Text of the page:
A packed field of Utah Republicans started shaping up Friday to replace Rep. Jason Chaffetz while the governor and legislators tussled over whether the state needs to pass emergency laws to hold a special election.
The U.S. Constitution and Utah law say that if a U.S. House seat becomes vacant, the governor will call a special election. But the law offers few additional details on the process.
Gov. Gary Herbert said that allows him and the state elections office to fill in the other details, which they did Friday. Herbert scheduled a Nov. 7 special election, along with an Aug. 15 primary election, where candidates who gather signatures to get on the ballot will compete against candidates nominated by political parties at their conventions.
Legislative leaders disagree with Herbert's take, arguing that they alone have the power to set Utah election laws. They're demanding Herbert call them into an emergency legislative session to spell out the special election process before Chaffetz leaves office on June 30.
In a joint statement, legislative leaders called the move to schedule the election an overreach by Herbert. "Nowhere is the executive branch given the authority to establish election procedures," the statement reads.
"Lawmakers are furious right now," Greg Hartley, the chief of staff for Utah House Speaker Greg Hughes, said in a statement.
Hartley said lawmakers may consider a lawsuit, but they most likely will take steps in the future to ensure, through some act of the Legislature, "to ensure this type of overreach doesn't ever happen again." Hartley's statement didn't offer details on what that might look like.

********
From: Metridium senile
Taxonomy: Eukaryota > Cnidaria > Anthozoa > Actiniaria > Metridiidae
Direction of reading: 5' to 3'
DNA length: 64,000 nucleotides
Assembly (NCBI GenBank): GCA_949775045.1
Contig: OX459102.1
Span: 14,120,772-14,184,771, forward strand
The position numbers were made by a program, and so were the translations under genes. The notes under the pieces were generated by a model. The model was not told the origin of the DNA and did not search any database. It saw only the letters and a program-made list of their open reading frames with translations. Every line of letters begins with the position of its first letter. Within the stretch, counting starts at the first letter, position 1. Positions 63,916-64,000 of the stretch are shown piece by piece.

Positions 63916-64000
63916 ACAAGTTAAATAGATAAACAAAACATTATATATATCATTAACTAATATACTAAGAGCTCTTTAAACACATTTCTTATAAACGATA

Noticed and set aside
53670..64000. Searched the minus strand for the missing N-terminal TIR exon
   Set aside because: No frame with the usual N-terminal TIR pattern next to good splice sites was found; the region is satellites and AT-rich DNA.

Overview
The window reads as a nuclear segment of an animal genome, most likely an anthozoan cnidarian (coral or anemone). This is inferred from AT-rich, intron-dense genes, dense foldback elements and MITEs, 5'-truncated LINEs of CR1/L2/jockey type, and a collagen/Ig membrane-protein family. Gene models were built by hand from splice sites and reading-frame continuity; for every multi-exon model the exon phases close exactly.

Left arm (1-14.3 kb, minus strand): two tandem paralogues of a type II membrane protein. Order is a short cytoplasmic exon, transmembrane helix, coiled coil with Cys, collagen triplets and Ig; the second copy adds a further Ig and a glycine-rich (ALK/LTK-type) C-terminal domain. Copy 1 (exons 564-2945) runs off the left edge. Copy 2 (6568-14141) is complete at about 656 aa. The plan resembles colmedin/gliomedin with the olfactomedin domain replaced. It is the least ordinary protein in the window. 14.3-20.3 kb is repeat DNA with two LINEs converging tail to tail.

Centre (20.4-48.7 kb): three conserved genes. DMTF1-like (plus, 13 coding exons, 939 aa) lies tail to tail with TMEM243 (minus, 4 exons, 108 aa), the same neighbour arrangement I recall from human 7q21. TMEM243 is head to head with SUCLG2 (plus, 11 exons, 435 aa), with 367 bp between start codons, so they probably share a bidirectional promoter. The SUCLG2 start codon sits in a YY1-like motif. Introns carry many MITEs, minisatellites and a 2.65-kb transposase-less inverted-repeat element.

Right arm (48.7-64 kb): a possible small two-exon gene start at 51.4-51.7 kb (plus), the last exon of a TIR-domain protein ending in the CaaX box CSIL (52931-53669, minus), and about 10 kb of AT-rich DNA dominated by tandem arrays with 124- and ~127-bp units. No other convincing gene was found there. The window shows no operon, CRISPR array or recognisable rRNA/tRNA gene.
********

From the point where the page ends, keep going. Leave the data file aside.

Lt. Gov. Spencer Cox, a Republican whose office oversees elections, said at a news conference Friday that the governor wants a speedy process that allows for all voters to have a voice. He said his office started coming up with possible election timelines when Chaffetz announced last month that he might leave early.
Cox said Chaffetz had notified the governor's office that he was considering leaving around June 30 and discussed whether the state would have enough time for an election.
Cox's chief deputy, Mark Thomas, said that election officials do not yet know what the special election will cost the state, but he said some money will be saved because the primary and general election dates fall on the same days that municipal elections are being held.
Thomas said that once the state certifies the election results on Nov. 28, it would be up the U.S. House of Representatives to decide when to swear-in Chaffetz's replacement, meaning the seat could sit empty for five or six months.
A number of Republican elected officials and other political figures said Friday that they're jumping in the race or considering running, including state Sen. Deidre Henderson, a former Chaffetz campaign manager. State Sen. Margaret Dayton and Rep. Brad Daw, both of Orem, also announced their candidacy. American Fork lawyer Damian Kidd was already planning to challenge Chaffetz.
At least two Democrats — physician Kathryn Allen and biologist Carl Ingwell —have jumped in. But they'll face an uphill battle in Chaffetz's heavily Republican district, which stretches from Salt Lake City's southeastern suburbs to desert towns in southeastern Utah and includes heavily conservative Mormon areas.
Candidates have until 5 p.m. May 26 to file to run.
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